Re: [TLS] Last Call: <draft-ietf-tls-downgrade-scsv-03.txt> (TLS Fallback Signaling Cipher Suite Value (SCSV) for Preventing Protocol Downgrade Attacks) to Proposed Standard (Martin Rex) Mon, 19 January 2015 19:27 UTC

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To: "Salz, Rich" <>
Date: Mon, 19 Jan 2015 20:27:01 +0100
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Subject: Re: [TLS] Last Call: <draft-ietf-tls-downgrade-scsv-03.txt> (TLS Fallback Signaling Cipher Suite Value (SCSV) for Preventing Protocol Downgrade Attacks) to Proposed Standard
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Salz, Rich wrote:
> I read your note very carefully.
> It is a nice detailed list of things that could be improved.

Permitting the server to continue the TLS handshake with
ServerHello.server_version = (ClientHello.client_version +1)

This would be an extremely small change, but a *HUGE* improvement to this
proposal and make TLS handshakes _succeed_, i.e. promote interop.
Should a TLS client be unsatisfied with the properties of the resulting
TLS session, that client could still decide attempting a new/different
handshake by proposing additional features in ClientHello (that should
have never been absent from ClientHello in the first place).

And this improvement is something that I could imagine implementing
for our servers -- other than the currently specified knee-jerk-reaction.

> But I see no elucidation of any massive serious operational problems.
> The I-D section you pointed to contains an answer.

The current last call is a request to rubber-stamp the current
fallback-scsv proposal, that wants to require from the server
an unconditional knee-jerk-reaction and complete interop failure,
onto the standards track.

It is difficult to conceive a proposal that violates rfc2116 section 6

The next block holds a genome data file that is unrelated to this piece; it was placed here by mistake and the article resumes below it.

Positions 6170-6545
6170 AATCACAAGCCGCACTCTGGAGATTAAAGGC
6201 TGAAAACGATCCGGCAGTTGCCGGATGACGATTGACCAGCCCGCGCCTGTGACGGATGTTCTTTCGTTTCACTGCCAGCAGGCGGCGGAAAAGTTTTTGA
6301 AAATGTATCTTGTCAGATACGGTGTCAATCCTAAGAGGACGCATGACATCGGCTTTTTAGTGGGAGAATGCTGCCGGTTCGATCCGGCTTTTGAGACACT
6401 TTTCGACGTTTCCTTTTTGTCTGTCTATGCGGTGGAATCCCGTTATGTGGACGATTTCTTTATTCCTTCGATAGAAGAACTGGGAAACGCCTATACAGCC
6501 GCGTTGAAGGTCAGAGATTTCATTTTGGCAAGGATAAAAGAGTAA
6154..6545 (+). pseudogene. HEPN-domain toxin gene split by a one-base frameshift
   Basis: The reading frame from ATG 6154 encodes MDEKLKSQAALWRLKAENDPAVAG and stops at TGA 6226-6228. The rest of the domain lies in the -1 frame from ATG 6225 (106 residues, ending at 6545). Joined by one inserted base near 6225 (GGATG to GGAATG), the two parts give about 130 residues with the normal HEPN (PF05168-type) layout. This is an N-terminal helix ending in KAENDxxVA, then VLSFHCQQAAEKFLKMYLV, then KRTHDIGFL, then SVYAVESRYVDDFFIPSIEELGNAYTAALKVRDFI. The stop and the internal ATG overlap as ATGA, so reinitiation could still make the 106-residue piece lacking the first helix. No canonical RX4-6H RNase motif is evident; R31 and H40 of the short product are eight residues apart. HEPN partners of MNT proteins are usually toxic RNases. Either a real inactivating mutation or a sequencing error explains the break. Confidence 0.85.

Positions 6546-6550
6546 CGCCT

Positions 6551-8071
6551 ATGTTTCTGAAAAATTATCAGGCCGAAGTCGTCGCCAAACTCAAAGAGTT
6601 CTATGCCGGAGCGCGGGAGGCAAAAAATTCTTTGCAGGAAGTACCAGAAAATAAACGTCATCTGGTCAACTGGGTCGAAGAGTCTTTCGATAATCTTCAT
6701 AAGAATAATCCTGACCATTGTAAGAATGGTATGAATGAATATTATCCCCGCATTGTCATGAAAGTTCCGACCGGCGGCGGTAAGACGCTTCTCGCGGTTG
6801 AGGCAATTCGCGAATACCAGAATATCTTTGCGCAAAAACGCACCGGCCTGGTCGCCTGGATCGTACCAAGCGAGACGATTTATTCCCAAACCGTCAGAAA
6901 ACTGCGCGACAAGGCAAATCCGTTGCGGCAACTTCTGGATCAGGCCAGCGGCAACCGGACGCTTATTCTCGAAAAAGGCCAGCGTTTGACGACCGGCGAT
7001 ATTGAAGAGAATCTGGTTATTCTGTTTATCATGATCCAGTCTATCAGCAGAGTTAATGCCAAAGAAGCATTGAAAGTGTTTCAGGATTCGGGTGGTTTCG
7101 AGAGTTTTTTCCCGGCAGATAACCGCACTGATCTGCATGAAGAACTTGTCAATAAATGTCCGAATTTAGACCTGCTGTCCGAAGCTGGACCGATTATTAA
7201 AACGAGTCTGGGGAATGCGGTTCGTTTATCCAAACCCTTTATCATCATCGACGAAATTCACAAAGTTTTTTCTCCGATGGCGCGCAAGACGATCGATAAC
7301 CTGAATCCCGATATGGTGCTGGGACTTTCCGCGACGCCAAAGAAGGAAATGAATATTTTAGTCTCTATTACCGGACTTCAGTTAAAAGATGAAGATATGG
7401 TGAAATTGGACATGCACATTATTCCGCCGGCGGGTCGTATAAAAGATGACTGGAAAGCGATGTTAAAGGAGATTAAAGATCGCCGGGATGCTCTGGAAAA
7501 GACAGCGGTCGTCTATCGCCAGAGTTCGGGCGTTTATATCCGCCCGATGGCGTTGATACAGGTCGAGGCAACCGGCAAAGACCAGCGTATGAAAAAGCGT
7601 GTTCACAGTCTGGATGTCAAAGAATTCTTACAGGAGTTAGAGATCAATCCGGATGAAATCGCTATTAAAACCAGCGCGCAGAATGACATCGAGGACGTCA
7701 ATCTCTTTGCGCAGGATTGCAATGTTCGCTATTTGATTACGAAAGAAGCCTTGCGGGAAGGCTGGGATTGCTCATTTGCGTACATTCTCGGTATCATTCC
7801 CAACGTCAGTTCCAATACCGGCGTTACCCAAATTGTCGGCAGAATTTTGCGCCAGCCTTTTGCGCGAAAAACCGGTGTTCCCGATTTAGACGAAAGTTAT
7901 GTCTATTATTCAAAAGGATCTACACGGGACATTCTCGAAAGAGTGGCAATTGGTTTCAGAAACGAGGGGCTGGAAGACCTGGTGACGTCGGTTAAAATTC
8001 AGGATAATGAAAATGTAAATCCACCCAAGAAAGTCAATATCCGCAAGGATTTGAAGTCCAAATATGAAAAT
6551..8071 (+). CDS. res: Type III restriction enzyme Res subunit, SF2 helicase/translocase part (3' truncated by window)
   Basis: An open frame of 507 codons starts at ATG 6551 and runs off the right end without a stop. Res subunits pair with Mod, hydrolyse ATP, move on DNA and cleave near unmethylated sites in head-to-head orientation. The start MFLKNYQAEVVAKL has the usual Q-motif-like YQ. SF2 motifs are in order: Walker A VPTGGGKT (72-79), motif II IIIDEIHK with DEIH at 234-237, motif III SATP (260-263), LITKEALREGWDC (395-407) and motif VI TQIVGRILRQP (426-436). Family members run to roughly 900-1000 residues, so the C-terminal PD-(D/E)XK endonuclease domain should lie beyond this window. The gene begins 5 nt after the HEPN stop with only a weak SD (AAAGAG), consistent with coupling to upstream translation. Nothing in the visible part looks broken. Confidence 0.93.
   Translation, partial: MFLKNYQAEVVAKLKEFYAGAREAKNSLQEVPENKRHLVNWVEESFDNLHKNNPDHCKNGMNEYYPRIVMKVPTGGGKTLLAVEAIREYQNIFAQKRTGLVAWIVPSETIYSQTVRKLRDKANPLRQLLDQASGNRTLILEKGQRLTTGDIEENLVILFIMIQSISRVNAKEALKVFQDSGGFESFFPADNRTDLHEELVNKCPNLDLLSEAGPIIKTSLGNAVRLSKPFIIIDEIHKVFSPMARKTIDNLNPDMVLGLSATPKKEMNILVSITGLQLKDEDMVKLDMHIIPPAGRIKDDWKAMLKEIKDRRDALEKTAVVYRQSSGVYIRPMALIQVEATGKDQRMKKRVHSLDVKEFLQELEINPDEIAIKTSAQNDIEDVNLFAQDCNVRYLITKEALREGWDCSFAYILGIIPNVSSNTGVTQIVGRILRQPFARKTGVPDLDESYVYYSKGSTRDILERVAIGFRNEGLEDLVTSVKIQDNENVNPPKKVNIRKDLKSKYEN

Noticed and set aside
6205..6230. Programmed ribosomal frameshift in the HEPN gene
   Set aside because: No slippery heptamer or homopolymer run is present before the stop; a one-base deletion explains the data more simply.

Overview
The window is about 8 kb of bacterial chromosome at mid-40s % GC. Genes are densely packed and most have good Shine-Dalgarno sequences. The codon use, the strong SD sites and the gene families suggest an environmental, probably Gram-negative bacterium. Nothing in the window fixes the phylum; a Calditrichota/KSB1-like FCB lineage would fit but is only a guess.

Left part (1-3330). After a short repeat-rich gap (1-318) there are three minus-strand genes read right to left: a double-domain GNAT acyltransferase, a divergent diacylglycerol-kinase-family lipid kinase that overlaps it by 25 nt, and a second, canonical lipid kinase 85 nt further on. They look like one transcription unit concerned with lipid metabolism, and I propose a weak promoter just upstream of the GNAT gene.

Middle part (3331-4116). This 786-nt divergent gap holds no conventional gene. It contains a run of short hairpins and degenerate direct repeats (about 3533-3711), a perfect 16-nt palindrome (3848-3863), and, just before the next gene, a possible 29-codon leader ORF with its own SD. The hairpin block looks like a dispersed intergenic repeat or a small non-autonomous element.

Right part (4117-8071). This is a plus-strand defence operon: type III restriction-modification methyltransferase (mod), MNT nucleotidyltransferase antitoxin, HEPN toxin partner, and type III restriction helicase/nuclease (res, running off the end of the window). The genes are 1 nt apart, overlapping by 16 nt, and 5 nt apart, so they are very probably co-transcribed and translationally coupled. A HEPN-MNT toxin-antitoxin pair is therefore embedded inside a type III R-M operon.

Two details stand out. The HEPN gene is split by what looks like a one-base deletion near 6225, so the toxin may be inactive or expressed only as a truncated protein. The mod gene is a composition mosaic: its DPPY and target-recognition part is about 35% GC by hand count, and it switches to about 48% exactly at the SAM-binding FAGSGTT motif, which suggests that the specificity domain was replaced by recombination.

in a more serious fashion than the current fallback-scsv proposal --
and fixing this would be trivial (see above).

It's not that suggestions to improvement to this proposal haven't been
made.  It's really disappointing to see this go _through_ the TLS WG
and not seeing any improvement whatsoever, and then going straight
to asking for rubber-stamping it.

> Many large network operators have rolled this out, and the net has
> been pretty silent about any "tales of woe."

If all of the parties that you care for already have this implemented,
then there is no need to puslish this proposal on the standards track
any more.  So we don't have to find out how others implement this.

I can easily remember the unfortunate outcome the last time that
the TLS WG asked for anal behaviour (RSA premaster secret version check)
and how much interop problems this caused in the installed base
because one vendor decided to ship this unvalidated:

This particular handshake failure flaw has is known for > 3 years,
and still has not been fixed on the platform that has by far the
largest market share...

No, I am *NOT* in favour of the IESG rubber-stamping another proposal
for TLS handshake failures, when the alternative, allowing a handshake
complete with better properties (such as suggested at the beginning
of this message) will be trivial to achieve. 

Several implementers may be in the fortunate position to ignore or
laugh at most end-users that see error messages or white pages in
their browsers.

And the firefox bug with the brittle client-side connection management
that caused fallbacks to SSLv3 all by itself over several years:

is a good example of this.

I'm not in such a position.  We take support seriously, and we try
to actually help customers overcome interoperability problems, even
when such interop problems are caused by third party software or
network middle-boxes.  (We don't actually fix third-party software,
but I do the analysis sufficiently thorough so that customers request
patches for clear defects from the relevant vendors).